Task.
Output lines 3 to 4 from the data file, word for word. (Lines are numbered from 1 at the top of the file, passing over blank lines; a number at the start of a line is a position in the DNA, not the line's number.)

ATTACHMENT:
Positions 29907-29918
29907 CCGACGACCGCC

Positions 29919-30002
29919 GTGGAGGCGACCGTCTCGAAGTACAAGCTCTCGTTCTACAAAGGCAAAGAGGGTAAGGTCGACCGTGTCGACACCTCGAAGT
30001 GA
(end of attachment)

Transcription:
Positions 29919-30002
29919 GTGGAGGCGACCGTCTCGAAGTACAAGCTCTCGTTCTACAAAGGCAAAGAGGGTAAGGTCGACCGTGTCGACACCTCGAAGT